Building on a Tradition of Rainwater Harvesting
Rainwater harvesting is a term which only became widely talked about in the early 1980s. The basic concept of rainwater harvesting for plant production is very attractive: instead of allowing run-off to cause erosion, it is collected and concentrated in the fields for better crops. Rainwater harvesting, in effect is a productive soil-and-water conservation. This makes very good sense for the semi-arid areas of sub-Saharan Africa, where a third or more of the meagre rainfall is lost through runoff. In the field, however, things are not so straightforward. Pastoralists in sub-Saharan Africa are often part-time cultivators as well, and they manage to make the most of irregular rainfall by harvesting rainwater, using traditional techniques. Will Critchley argues that these methods can sustain a delicate balance between cropping and pastoralism which is both environmentally and socially appropriate.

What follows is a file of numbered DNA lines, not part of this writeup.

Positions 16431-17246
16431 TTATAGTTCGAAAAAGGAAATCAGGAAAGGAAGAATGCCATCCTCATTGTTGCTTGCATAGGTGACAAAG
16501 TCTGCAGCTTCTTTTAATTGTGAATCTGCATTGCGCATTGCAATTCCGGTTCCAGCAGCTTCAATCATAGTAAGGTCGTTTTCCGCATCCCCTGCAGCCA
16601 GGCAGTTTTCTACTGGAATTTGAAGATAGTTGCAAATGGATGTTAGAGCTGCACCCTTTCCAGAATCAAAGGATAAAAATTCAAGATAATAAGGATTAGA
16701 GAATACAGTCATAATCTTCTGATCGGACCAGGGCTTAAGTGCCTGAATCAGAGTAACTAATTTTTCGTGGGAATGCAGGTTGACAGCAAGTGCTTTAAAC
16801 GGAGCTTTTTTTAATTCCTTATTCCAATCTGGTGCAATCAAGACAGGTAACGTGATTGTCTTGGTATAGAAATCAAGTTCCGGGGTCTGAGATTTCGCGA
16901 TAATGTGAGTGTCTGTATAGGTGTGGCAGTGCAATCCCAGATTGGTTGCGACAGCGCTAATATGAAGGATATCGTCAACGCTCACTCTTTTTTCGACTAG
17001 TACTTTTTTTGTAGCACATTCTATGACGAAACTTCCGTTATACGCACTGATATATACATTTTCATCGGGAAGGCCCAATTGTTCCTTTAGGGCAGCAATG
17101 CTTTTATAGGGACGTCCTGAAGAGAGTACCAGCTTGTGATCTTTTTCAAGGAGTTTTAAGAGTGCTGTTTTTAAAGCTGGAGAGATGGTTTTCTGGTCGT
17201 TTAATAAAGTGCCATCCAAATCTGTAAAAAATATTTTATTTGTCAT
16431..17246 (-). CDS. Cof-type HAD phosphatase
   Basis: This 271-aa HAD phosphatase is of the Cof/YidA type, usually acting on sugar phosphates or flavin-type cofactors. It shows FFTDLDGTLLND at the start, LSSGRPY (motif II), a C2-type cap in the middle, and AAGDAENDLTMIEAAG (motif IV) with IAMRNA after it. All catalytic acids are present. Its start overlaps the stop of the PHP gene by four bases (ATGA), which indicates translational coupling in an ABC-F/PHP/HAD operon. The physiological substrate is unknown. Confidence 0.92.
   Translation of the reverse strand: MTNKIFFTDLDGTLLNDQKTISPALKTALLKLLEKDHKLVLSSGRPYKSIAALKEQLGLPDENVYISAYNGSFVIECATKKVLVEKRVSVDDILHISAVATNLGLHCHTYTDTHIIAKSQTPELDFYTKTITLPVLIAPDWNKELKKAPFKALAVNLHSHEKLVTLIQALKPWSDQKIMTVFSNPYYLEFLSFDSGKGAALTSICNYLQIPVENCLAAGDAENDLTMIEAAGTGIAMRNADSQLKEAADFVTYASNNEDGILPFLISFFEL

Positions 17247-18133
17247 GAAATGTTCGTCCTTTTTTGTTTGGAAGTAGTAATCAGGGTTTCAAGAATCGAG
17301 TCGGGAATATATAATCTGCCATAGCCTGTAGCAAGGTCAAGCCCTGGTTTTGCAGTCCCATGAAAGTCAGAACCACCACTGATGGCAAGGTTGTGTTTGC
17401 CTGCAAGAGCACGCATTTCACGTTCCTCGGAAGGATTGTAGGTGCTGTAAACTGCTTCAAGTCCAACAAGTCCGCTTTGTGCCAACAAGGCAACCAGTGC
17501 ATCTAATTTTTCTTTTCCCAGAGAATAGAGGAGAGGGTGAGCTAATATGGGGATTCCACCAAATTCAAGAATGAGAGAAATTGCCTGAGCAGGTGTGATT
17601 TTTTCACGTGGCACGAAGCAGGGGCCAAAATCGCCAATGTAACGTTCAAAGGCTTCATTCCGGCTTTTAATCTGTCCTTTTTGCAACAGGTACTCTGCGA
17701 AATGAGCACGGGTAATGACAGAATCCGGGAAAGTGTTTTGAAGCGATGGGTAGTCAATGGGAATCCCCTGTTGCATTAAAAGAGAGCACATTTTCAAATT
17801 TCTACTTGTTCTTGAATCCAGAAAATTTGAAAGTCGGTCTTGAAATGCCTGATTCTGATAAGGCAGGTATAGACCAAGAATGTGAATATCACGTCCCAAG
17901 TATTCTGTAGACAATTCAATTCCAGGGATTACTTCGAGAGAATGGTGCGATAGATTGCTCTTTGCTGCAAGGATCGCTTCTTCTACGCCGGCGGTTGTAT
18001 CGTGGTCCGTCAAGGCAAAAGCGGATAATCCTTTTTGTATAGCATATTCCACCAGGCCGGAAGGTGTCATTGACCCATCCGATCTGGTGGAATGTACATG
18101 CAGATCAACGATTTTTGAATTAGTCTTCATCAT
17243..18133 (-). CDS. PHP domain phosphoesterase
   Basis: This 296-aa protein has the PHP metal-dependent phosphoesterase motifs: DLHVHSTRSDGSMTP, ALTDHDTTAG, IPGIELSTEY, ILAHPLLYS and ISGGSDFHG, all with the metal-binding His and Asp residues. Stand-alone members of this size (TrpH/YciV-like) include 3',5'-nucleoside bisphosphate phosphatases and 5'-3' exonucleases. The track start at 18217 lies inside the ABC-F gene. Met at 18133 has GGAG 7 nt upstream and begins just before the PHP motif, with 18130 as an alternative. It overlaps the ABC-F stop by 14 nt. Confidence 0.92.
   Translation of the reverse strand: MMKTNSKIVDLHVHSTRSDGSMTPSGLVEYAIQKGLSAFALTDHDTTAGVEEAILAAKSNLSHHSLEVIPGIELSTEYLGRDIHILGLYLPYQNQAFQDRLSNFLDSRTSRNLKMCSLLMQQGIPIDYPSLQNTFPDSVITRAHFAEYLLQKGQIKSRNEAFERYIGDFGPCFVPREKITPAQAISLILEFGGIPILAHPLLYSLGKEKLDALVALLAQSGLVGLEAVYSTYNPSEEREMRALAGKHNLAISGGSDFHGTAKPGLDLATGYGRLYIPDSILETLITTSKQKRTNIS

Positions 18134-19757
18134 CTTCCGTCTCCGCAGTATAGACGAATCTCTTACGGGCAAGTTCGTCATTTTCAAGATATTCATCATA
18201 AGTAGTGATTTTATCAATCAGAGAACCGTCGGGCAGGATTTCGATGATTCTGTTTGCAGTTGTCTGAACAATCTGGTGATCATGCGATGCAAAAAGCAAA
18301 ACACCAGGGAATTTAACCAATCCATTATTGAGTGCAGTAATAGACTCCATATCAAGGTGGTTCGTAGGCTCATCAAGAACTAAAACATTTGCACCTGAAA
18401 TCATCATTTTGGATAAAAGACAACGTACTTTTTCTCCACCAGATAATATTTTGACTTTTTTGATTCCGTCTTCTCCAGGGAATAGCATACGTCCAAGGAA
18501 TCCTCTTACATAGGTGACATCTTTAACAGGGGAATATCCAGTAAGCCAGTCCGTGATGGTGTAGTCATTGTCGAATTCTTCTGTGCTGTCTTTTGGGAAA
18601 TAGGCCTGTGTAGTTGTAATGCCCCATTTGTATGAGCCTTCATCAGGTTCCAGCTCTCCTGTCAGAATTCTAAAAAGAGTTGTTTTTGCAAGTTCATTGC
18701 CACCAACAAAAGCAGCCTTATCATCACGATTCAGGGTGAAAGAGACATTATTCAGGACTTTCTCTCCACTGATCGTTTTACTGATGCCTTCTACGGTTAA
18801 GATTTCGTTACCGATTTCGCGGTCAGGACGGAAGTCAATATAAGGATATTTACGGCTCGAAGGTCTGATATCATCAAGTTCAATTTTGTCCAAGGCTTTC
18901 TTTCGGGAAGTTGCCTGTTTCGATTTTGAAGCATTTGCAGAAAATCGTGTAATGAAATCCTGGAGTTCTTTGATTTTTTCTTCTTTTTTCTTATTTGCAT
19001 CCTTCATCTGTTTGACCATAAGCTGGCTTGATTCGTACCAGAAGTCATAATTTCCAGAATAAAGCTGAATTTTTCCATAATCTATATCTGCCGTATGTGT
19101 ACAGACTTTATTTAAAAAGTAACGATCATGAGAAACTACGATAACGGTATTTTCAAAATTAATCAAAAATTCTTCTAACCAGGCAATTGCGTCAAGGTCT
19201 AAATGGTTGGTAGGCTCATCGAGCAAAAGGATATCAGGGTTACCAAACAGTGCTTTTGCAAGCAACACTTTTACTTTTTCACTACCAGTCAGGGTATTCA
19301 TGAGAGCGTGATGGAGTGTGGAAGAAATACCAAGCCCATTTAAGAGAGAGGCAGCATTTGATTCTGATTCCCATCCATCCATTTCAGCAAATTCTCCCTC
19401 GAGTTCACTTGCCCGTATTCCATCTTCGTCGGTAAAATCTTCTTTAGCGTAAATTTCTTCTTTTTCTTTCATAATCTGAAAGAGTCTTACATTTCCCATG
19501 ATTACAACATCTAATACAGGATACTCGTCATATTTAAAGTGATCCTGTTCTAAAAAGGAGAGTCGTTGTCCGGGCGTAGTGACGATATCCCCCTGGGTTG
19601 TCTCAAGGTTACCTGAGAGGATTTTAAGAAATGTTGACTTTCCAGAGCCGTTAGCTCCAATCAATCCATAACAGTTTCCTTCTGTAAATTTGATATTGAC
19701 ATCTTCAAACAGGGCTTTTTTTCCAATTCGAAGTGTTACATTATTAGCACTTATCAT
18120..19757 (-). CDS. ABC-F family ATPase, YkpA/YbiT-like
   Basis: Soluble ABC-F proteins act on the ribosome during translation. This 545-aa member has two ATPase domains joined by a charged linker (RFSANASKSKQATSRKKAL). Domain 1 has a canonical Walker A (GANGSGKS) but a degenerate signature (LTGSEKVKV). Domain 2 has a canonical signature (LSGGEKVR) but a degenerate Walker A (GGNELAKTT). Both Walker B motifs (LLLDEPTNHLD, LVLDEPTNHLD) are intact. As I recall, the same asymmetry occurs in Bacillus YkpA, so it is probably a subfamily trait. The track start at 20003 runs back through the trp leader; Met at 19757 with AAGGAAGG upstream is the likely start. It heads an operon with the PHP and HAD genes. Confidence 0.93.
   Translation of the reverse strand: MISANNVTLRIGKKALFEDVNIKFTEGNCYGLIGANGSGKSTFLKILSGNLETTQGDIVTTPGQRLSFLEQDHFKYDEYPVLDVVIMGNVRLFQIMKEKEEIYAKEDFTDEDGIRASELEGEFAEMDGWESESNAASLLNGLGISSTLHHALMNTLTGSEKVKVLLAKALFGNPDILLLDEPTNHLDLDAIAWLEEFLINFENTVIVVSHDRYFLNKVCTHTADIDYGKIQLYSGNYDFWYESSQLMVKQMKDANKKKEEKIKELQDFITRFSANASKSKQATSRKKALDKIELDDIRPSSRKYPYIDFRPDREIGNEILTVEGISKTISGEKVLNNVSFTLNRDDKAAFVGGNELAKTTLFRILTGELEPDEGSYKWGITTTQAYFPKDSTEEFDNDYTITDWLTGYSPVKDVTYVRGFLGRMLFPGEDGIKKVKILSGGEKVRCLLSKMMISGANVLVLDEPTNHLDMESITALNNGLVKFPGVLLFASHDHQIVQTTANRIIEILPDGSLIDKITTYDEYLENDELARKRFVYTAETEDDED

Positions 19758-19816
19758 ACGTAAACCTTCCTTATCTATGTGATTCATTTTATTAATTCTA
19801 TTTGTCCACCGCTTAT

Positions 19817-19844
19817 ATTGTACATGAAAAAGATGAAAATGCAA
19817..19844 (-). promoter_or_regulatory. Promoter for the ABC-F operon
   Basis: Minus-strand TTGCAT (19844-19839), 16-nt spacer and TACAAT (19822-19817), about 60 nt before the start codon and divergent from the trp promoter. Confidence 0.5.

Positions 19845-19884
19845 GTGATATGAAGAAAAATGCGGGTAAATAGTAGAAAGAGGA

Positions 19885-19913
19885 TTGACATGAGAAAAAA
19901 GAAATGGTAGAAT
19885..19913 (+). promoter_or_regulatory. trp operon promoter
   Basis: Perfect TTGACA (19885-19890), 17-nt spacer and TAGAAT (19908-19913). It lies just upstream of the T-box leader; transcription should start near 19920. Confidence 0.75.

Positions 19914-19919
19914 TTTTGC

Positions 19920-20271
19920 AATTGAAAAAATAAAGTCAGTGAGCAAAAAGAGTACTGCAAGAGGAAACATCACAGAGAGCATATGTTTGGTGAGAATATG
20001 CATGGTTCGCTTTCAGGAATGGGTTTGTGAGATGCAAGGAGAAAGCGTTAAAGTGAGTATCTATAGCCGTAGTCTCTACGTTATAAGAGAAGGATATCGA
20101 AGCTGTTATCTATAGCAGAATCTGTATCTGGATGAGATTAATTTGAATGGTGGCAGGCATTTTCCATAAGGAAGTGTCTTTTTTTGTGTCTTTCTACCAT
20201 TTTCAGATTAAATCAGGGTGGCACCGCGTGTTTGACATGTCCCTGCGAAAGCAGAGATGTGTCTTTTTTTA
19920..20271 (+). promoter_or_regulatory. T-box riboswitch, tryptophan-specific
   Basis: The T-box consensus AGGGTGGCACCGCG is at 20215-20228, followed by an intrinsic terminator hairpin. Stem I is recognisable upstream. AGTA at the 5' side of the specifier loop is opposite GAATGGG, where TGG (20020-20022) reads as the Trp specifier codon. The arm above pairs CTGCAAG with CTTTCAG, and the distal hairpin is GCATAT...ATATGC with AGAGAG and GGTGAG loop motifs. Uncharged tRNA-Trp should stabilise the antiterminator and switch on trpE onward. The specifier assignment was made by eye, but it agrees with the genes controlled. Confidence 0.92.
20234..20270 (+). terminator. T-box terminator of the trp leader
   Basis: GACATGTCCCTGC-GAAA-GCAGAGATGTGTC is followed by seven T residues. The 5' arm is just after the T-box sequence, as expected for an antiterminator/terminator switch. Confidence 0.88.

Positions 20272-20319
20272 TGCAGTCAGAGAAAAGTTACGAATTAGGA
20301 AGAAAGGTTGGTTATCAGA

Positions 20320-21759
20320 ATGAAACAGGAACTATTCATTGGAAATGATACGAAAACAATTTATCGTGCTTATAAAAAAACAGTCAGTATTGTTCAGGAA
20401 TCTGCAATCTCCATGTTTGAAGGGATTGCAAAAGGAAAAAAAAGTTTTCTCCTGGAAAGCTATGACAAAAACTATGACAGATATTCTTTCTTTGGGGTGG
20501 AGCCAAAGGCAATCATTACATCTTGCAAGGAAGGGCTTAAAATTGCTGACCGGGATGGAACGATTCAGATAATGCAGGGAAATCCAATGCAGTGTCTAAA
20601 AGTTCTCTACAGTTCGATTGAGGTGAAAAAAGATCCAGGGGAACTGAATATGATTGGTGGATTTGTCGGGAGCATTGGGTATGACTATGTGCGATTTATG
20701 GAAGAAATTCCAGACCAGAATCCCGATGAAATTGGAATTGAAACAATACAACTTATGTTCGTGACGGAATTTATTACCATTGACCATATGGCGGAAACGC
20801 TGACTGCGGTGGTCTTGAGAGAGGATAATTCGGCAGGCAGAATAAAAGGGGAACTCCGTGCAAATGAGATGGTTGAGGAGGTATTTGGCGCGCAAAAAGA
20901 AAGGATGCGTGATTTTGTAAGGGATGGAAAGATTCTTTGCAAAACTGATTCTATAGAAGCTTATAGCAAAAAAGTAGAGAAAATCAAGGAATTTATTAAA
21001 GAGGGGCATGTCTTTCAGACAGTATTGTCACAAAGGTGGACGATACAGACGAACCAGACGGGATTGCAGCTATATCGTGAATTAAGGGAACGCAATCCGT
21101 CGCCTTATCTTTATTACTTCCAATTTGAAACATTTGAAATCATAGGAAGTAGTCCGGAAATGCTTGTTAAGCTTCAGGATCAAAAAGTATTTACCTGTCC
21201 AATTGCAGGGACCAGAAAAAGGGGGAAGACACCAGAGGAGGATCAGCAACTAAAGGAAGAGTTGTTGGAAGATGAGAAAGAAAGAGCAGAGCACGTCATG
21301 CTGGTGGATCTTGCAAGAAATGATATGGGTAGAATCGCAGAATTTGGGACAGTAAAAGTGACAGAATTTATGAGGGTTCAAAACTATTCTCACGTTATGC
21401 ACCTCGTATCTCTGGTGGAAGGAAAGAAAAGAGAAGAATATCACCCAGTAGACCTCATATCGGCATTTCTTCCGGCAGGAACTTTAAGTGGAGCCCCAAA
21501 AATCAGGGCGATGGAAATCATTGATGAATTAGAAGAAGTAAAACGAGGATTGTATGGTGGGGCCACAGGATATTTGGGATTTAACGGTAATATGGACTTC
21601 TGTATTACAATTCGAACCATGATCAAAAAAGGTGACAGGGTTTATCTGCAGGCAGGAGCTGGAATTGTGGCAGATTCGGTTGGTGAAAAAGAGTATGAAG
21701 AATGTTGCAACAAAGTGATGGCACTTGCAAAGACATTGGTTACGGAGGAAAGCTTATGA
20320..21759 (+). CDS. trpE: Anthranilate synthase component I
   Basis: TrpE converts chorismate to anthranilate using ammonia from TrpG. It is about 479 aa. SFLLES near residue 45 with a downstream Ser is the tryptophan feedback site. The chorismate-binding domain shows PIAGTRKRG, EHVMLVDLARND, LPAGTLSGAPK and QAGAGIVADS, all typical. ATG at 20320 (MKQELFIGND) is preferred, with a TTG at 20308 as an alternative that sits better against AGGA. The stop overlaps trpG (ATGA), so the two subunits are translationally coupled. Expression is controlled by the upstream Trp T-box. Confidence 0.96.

1989 , Will Critchley
PDF ,Practical Action , English